Essential Elsewhere

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Debashish Bhattacharya/Bob Brozman: Mahima (2003)

2 Jul 2018  |  1 min read  |  1

The late American guitarist and raconteur Brozman was one of the unexpected delights at the 2003 Womad, where he appeared with Takashi Hirayasu playing Okinawan folk songs which they took off into the realms of Delta blues, soul funk, punk and boogie. Brozman was one of those irritatingly gifted performers who seemed to acknowledge no boundaries between cultures and styles and immerses... > Read more

Debashish Bhattacharya/Bob Brozman: Maa

Charles Mingus: Thirteen Pictures, The Charles Mingus Anthology (1993)

25 Jun 2018  |  6 min read

Like Duke Ellington -- with whom he is most frequently (and fairly) compared for the vastness, depth and diversity of his recordings -- no single album could stand as emblematic of Charles Mingus, although many are certainly essential. In fact after The Wire magazine offered its primer on Mingus albums in early 2004 (14 albums under his own name, a Columbia Records compilation and a... > Read more

Charles Mingus: Goodbye Pork Pie Hat (1959)

Smokey Robinson: Being With You (1981)

11 Jun 2018  |  4 min read

Michael Jackson sometimes said that Smokey Robinson – 18 years his senior at Motown – was the one who showed him that it was permissible for a male to sing high. When Jackson started at Motown of course he had little choice as he was a pre-teen (just listen to I'll Be There in '70 when he was 12 – but after puberty he continued to develop the top of his range like Smokey... > Read more

If You Wanna Make Love (Come 'Round Here)

The The: Soul Mining (1983)

8 May 2018  |  4 min read  |  2

Although British punk fury exploded during the Labour government of James Callaghan (who succeed another Labour leader Harold Wilson, giving them about five years as an increasingly beleaguered minority government) the anger really became focused when Margaret Thatcher's hard-right Conservatives took over and unemployment rose, the recession bit hard, there were strikes and closures in... > Read more

Uncertain Smile

Public Enemy: It Takes A Nation of Millions to Hold Us Back (1988)

7 May 2018  |  3 min read  |  1

By the late Eighties when this announced itself like a live album with stadium sound from the audience and a siren wail, hip-hop had sprung past the sampling innocence and good times of its early period in Stateside inner-city block parties and cheap steals from bits of vinyl. Within the first few minutes of this confrontational, sometimes annoying but often brilliant album, the global... > Read more

Public Enemy: Show 'Em What You Got

Elton John: Tumbleweed Connection (1970)

31 Mar 2018  |  4 min read  |  1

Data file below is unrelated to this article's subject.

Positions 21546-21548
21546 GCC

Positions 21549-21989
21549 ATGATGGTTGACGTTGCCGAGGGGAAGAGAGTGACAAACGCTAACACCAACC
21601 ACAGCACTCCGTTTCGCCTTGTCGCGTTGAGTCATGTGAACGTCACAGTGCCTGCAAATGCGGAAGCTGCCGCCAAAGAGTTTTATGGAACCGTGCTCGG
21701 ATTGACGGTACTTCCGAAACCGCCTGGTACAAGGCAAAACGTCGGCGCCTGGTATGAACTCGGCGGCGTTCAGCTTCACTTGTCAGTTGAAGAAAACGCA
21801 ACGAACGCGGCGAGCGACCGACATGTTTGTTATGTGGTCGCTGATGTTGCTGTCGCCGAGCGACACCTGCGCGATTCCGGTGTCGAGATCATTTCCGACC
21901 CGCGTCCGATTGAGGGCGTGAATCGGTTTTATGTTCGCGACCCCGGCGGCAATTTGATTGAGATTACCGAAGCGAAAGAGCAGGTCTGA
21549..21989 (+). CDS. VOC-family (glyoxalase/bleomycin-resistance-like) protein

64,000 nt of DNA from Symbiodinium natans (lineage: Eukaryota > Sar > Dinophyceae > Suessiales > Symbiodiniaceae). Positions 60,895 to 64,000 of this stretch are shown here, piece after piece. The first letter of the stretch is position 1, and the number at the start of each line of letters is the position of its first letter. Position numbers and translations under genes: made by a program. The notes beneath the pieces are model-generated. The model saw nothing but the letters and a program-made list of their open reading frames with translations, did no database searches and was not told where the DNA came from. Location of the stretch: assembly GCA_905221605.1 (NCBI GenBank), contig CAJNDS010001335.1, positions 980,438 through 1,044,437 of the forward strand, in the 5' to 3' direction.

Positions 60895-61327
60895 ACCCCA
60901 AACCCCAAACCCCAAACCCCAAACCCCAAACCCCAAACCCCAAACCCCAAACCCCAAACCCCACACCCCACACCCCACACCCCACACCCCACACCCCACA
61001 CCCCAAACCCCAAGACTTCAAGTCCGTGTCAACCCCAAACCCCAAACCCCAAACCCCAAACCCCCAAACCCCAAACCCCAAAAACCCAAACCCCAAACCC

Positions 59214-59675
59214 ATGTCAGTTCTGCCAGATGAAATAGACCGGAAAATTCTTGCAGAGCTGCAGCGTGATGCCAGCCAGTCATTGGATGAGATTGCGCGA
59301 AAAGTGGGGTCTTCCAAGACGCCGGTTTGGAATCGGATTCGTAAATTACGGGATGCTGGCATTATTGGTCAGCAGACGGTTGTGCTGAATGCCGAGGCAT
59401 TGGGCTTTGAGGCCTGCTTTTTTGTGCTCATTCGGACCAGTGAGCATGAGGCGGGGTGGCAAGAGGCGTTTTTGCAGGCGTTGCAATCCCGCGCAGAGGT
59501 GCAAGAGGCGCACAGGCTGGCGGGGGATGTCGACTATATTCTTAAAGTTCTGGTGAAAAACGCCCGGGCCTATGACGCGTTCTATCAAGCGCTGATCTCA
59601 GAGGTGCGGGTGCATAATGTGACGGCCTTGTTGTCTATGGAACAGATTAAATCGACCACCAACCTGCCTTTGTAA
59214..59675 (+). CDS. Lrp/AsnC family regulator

There are some images which are imprinted in my rock’n’roll memory -- one was when the young Elton John played at Auckland’s Western Springs Stadium in October 1971. That’s a long time gone so you have to remember the context: Elton wasn’t the glittery star he later became, in fact he seemed a pretty straight rock’n’roller with only two creditable... > Read more

Elton John: Burn Down the Mission

JPS Experience: Bleeding Star (1993)

26 Feb 2018  |  3 min read  |  3

Because – as Elsewhere's favourite philosopher Ken Nordine put it -- “We all see the world from our own disadvantage point”, – we understand there are those who don't see the world from our perspective. So we can happily accept that in Grant Smithies' excellent book Soundtrack: 118 Great New Zealand Albums – to which Elsewhere contributed some pieces... > Read more


Charles Lloyd: Lift Every Voice (2002)

13 Nov 2017  |  4 min read  |  2

It's a fair bet the average jazz musician earns considerably less than Lenny Kravitz, and probably works a darn sight harder.  Sales of jazz albums are modest – in the US 10,000 was considered a good seller – and not too many jazz musicians find their music used in Tom Cruise or J. Lo movies, let alone lucrative advertisements. Of course some jazz musicians have been... > Read more

What's Going On

Various Artists; Chicago/The Blues/Today! Vol 1 (1966)

30 Oct 2017  |  2 min read

With an American history over a century long, the blues isn't easy an easy journey to begin on: do you go at it chronologically from slave chants and field hollers, or work back from white popularisers like George Thorogood, Stevie Ray Vaughan and Led Zeppelin? Given that most people live in what we might call the post-rock era it might be easiest -- and is certainly rewarding -- to hit... > Read more

Junior Wells with Buddy Guy: Messin' With the Kid

Mantovani: A Lifetime of Music 1905-1980 (1980 compilation)

25 Sep 2017  |  4 min read  |  2

In later years he might have looked like an extra from The Sopranos (when smiling maybe a restaurateur, when sullen certainly a hit man) but orchestra-leader Annunzio Mantovani was one the most popular light entertainers of his era -- which was the period before rock’n’roll hit in the mid Fifties. Most people today would quickly dismiss his sweetly orchestrated albums -- yes,... > Read more